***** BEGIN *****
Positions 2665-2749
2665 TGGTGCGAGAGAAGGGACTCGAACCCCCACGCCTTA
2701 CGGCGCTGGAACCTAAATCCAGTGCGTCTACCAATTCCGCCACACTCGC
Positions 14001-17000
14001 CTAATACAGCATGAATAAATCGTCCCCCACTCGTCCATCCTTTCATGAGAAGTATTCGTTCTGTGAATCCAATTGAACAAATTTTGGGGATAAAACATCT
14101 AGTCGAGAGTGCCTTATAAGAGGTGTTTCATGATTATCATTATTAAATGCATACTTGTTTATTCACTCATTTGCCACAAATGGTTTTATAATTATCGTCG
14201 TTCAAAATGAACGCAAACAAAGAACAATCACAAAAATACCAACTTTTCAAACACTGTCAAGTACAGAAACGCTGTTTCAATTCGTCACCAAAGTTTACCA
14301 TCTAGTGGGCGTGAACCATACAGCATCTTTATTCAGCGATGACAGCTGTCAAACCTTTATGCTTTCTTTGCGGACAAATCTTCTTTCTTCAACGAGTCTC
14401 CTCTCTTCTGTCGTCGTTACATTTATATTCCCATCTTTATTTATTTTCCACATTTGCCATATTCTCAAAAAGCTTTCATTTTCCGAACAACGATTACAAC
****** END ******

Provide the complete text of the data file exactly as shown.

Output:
Positions 2665-2749
2665 TGGTGCGAGAGAAGGGACTCGAACCCCCACGCCTTA
2701 CGGCGCTGGAACCTAAATCCAGTGCGTCTACCAATTCCGCCACACTCGC
Positions 14001-17000
14001 CTAATACAGCATGAATAAATCGTCCCCCACTCGTCCATCCTTTCATGAGAAGTATTCGTTCTGTGAATCCAATTGAACAAATTTTGGGGATAAAACATCT
14101 AGTCGAGAGTGCCTTATAAGAGGTGTTTCATGATTATCATTATTAAATGCATACTTGTTTATTCACTCATTTGCCACAAATGGTTTTATAATTATCGTCG
14201 TTCAAAATGAACGCAAACAAAGAACAATCACAAAAATACCAACTTTTCAAACACTGTCAAGTACAGAAACGCTGTTTCAATTCGTCACCAAAGTTTACCA
14301 TCTAGTGGGCGTGAACCATACAGCATCTTTATTCAGCGATGACAGCTGTCAAACCTTTATGCTTTCTTTGCGGACAAATCTTCTTTCTTCAACGAGTCTC
14401 CTCTCTTCTGTCGTCGTTACATTTATATTCCCATCTTTATTTATTTTCCACATTTGCCATATTCTCAAAAAGCTTTCATTTTCCGAACAACGATTACAAC